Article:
The Cherry Orchard Review

Tuesday, November 4, 2014 0

I

was running late to the theatre and had to make my way around the front row and right by the terrifying black hole like curtain that fully separates the stage from the audience. Unlike my last visit to the Young Vic, for a Streetcar Named Desire, where the seating fully surrounded an open rotating stage giving the audience a view from every direction, here there was a firm divide. I felt something akin to fear as the curtain lifted with a loud industrial noise to reveal the stark set of the nursery past its prime and the wonderful cast of characters that make up Chekov’s The Cherry Orchard.

In an attempt to see all the classics, I was very excited for this production and as is my preferred choice I didn’t actually familiarise myself with the plot beforehand.

For those similarly uneducated, the Cherry Orchard is a Russian tragi-comedy set in the eve of the decline of the aristocracy 40 odd years after the abolition of serfdom. Wealthy landowners suddenly devout of free labour and used to lavish lifestyles struggled to adapt and naturally ended up with huge debts. In the case of our protagonists, this results in the inevitable auctioning of the family house and the destruction of the eponymous cherry orchard. It’s at its core tragic, as it deals with the overwhelming grief of losing a child, losing your home and your entire purpose of being, but with certain absurd comic moments (beware the unexpected nudity!) and an intriguing and distinct cast of characters. All of this makes for thoroughly entertaining two hours.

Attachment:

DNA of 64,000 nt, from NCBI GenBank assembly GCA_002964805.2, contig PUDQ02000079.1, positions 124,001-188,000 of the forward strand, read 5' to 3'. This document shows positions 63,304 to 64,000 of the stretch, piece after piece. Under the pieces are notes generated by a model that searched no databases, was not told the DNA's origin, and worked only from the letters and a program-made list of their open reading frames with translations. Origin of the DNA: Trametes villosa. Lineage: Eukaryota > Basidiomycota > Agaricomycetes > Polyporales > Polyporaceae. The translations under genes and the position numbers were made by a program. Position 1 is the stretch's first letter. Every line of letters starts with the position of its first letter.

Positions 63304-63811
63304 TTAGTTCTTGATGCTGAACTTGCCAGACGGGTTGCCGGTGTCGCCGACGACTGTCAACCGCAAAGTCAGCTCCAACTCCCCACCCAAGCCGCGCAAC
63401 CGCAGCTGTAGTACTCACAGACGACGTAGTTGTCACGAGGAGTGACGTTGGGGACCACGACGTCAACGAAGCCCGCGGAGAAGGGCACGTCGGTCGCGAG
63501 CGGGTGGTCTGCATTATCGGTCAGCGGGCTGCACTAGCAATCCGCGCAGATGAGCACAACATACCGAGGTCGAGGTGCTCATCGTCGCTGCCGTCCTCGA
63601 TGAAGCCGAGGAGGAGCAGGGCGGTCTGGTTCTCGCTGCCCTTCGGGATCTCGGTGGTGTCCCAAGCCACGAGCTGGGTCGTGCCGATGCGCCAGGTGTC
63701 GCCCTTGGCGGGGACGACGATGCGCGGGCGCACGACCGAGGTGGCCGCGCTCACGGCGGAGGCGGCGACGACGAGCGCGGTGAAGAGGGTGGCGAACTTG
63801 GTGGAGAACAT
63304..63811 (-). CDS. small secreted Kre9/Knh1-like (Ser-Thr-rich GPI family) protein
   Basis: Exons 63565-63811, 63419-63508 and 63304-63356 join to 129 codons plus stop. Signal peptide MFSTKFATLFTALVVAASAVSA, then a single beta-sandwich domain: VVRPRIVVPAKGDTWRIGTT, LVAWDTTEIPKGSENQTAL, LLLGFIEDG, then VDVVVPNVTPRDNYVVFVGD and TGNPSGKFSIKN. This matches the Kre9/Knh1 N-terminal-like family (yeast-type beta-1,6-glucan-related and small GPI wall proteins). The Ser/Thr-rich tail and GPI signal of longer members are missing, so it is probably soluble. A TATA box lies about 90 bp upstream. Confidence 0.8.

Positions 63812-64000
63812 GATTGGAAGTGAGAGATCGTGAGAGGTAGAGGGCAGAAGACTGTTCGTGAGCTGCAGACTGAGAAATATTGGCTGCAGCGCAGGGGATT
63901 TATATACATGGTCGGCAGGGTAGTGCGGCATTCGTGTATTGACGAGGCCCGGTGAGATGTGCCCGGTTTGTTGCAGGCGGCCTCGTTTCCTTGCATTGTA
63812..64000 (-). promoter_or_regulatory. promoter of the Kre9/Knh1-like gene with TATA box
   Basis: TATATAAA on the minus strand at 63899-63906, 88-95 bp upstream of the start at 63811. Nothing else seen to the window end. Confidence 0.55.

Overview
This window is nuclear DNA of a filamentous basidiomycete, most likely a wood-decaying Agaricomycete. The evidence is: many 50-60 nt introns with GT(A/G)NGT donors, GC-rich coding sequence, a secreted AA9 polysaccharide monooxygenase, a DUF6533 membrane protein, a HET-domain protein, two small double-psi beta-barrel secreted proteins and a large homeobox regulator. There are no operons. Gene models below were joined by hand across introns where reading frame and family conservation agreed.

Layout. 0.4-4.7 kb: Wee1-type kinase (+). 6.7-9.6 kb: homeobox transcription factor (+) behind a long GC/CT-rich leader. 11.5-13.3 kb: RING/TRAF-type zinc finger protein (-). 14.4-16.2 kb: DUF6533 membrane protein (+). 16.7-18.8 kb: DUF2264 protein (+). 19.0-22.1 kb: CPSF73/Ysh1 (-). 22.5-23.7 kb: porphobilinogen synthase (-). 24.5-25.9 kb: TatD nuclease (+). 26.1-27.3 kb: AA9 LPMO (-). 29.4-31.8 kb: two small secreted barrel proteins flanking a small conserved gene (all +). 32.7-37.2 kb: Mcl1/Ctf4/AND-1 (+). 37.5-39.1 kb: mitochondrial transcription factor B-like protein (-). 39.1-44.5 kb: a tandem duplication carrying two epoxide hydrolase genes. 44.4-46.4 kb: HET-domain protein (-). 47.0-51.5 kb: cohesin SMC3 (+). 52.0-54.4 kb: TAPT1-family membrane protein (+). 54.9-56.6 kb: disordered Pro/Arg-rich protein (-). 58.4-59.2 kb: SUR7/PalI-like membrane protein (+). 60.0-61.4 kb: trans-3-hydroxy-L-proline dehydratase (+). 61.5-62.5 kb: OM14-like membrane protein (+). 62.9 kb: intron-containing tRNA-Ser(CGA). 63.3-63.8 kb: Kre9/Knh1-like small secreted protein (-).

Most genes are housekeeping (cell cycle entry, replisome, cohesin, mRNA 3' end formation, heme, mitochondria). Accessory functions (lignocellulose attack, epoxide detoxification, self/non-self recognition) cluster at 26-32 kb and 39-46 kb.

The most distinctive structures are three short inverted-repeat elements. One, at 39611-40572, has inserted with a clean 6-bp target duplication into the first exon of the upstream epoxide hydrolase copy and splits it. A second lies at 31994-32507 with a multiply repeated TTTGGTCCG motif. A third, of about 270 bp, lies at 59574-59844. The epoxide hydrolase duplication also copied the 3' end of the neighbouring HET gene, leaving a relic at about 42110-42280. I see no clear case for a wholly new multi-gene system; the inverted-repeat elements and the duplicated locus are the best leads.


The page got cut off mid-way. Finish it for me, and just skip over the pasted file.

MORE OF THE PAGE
Katie Mitchell’s naturalist style means that various characters spend some time with their backs to the audience, in a way that I found a bit obstructing and distracting. It made me aware of it and consciously think, ohh this is meant to be natural, I see, which presumably isn’t the idea? It’s a new version written by Simon Stephens, which has altogether modern turns of phrase and language, which I am unable to compare to more classic translation, or indeed to the Russian text, so any purists might be disinclined to agree, but I liked it.

The characters and plot are compelling and it even made me laugh a few times and not in the ‘ha-ha this bit is intended to be funny, even though it is actually tragic so I am going to laugh obnoxiously to show that I am learned.’ but actually funny.

Overall, I loved the play itself, though I am not sure how much this particular production added to that. I might even try and read the original. My Russian is rusty at best, but I did manage to get through most Crime and Punishment a few years ago, so it might be worth a try.

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